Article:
I hate the expression “If I can do it, you can do it.” It really makes me mad! It’s ridiculous and completely baseless. Come on, there’s nothing about me that proves anything about you and vice versa. Taken one way, it’s self-deprecating. It appears to be sending the message, “If an idiot like me can do this, anyone can.” Which is also something of an insult the other direction, like you’re an idiot too. But I think we largely ignore what I see as the real message of this all-too common phrase: “I did it, now I challenge you to do it, you have no excuses.”
I appreciated the responses I got to this post about Exercise Anxiety. It illustrates a point about how people bring change in their lives. Is it by motivation and cheerleading? Is it by stories of inspiration? Is it by shame and showing them over and over how other people have reached accomplishments? Is it by comparing themselves to someone else and assuming that the abilities and outcomes of others should be the same for them?
Ultimately we all change by how we respond to our experiences. We all need what we need. We experience our lives in our own unique way. We have our own set of abilities, preferences, and comfort levels. We alone know what “speaks” to us. Something I’ve seen first hand in the past several years is that if you want to lend effective support to someone, you have to go to where they are. If you insist they have to come to you, they might never make it. I’ve never seen any value in making comparisons to anyone else. Because someone else might have to deal with something exceedingly difficult does not make the toughest thing in my life any easier for me. I get particularly peeved when someone in the media is interviewed about something exceptional they’ve done but they insist if they did it, anyone could! If it was so damn easy why are these dopes on TV? Awhile back I saw a story about these Vietnamese brothers. After leaving Viet Nam as refugees, their lives in the US were very difficult. Their father died and they struggled. But both boys won full scholarships to Ivy League universities. And what did they say about that? Well, if they did it, they said anyone could! I’m a smart person but I could not have won a full scholarship to an Ivy League school. Or maybe what they did was really not so great?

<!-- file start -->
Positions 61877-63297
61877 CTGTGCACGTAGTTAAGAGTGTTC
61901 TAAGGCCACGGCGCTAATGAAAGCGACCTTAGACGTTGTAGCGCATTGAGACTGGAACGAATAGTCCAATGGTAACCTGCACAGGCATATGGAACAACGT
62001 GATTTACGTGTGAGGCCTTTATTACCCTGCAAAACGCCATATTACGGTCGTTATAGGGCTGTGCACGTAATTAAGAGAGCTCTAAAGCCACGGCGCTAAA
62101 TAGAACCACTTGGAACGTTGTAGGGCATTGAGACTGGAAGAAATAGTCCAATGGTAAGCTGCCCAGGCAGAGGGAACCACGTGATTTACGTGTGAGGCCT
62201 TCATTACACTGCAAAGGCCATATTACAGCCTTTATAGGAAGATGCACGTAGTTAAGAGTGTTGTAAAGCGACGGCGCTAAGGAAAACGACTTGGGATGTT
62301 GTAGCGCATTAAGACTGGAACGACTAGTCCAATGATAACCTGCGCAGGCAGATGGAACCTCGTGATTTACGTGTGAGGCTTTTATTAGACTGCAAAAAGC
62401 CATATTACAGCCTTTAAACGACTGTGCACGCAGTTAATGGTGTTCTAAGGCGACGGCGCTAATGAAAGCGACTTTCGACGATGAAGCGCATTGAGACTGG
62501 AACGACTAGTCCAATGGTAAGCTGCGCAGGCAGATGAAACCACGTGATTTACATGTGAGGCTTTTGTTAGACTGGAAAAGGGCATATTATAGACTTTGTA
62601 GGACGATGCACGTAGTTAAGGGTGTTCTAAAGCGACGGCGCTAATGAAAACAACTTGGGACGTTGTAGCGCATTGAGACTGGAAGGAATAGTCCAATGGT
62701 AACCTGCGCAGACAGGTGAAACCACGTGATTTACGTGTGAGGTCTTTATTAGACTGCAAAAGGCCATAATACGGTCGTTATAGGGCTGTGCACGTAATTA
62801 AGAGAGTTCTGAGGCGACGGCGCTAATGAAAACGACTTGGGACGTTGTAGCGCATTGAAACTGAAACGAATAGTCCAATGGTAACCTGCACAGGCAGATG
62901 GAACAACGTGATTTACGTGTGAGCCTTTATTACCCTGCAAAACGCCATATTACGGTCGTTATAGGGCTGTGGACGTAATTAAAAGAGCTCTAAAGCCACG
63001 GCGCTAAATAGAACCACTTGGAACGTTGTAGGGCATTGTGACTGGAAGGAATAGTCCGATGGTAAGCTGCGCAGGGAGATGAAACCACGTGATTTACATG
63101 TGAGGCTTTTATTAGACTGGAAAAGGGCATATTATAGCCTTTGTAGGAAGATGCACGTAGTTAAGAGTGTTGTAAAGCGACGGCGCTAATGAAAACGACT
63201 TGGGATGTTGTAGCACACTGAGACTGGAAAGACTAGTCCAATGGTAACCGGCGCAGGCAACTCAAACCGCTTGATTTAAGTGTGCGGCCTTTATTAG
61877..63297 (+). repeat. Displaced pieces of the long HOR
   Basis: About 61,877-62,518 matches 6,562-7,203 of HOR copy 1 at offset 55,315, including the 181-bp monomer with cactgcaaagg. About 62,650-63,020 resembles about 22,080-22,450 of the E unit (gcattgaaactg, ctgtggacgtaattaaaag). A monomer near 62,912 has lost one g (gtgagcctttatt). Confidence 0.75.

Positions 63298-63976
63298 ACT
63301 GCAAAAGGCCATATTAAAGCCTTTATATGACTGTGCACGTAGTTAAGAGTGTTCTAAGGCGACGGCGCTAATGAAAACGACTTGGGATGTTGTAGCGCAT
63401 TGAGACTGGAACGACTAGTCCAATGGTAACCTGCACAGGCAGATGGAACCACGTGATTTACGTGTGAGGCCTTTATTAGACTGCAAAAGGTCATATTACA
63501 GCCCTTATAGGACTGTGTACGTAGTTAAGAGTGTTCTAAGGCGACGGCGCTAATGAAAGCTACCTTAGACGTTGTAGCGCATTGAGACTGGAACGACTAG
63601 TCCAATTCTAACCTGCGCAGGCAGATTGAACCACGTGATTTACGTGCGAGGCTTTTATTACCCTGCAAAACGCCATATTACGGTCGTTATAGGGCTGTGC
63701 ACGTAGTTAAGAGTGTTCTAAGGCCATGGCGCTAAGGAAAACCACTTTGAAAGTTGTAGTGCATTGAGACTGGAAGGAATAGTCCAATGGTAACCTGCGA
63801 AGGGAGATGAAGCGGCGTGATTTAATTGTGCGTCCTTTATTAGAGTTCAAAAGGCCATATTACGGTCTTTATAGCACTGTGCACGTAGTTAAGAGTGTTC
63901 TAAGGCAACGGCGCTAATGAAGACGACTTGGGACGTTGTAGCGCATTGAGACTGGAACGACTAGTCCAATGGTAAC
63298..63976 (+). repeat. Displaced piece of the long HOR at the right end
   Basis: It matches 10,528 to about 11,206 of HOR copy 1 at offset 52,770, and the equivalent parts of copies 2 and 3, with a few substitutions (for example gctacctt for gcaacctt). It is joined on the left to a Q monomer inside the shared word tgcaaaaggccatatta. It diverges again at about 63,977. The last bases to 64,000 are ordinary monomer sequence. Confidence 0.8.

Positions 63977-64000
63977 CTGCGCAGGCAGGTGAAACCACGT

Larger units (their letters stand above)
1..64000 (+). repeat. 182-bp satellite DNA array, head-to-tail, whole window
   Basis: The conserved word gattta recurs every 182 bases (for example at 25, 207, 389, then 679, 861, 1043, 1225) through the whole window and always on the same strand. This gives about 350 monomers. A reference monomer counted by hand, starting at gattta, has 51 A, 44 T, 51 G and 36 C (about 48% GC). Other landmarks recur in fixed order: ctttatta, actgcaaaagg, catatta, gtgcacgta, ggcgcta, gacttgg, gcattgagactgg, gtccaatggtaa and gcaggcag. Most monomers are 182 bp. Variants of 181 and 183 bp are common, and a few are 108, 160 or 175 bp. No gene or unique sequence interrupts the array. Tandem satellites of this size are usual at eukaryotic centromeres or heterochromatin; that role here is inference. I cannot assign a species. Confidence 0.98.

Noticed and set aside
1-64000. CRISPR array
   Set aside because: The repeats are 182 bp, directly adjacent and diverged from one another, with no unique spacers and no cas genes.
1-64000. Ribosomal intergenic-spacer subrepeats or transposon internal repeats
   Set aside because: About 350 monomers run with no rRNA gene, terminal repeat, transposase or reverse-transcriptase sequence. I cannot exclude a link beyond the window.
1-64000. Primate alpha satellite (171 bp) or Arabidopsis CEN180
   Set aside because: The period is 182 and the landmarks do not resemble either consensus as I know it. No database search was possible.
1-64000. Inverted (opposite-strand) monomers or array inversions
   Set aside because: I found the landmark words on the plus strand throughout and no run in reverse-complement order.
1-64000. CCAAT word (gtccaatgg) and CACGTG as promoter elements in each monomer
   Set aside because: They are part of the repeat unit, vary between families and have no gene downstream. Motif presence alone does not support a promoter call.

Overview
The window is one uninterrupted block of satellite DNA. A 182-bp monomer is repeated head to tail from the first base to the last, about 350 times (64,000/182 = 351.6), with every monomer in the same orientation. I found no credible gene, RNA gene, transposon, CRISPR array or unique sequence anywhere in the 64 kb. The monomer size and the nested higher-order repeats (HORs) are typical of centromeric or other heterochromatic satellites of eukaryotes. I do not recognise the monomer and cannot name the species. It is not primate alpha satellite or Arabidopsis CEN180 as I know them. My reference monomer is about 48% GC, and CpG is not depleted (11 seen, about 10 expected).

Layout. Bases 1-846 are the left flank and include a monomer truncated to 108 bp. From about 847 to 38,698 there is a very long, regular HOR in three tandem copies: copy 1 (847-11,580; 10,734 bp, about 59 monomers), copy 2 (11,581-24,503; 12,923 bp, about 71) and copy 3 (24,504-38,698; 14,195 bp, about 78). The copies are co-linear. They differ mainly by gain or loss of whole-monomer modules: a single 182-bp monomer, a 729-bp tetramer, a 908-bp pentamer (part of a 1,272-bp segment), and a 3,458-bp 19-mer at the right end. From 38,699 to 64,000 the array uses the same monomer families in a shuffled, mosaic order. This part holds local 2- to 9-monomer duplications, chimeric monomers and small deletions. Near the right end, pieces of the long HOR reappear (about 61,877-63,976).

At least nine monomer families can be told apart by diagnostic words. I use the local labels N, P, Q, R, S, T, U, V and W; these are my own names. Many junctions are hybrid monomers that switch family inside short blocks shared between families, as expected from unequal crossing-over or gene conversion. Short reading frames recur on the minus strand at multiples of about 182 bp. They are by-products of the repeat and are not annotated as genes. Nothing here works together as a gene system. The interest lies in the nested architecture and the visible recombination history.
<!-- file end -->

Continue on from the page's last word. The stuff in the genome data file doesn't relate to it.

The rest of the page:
For those of us who deal with serious obesity, trying to manage our weight can become the greatest symbol of failure in our lives. Every diet we go on, every new exercise program we sign up for, every new product or book we buy becomes yet another tombstone in the graveyard of our dead and buried weight loss attempts. I believe the primary reason we struggle so severely is because we try to do what we’re told worked for others and what we’re told we “should” do. As if we all popped out of a cookie cutter. Yeah well maybe the latest and greatest diet or exercise gadget just doesn’t click for you!
I know what I can do. But what can you do? Change what you eat for breakfast. Get something other than your usual at Starbucks. Climb one flight of stairs on your lunch break. Read instead of watching TV tonight. Start one of those “get around to it” projects. Buy a vegetable you’ve never made and give it a try. Start from where you are. Start with what you have and what you can do in the briefest amount of time. If you like it, keep doing it. If you don’t, try something else. Give yourself the opportunity to experience something new. Then let it take you somewhere you’ve never been.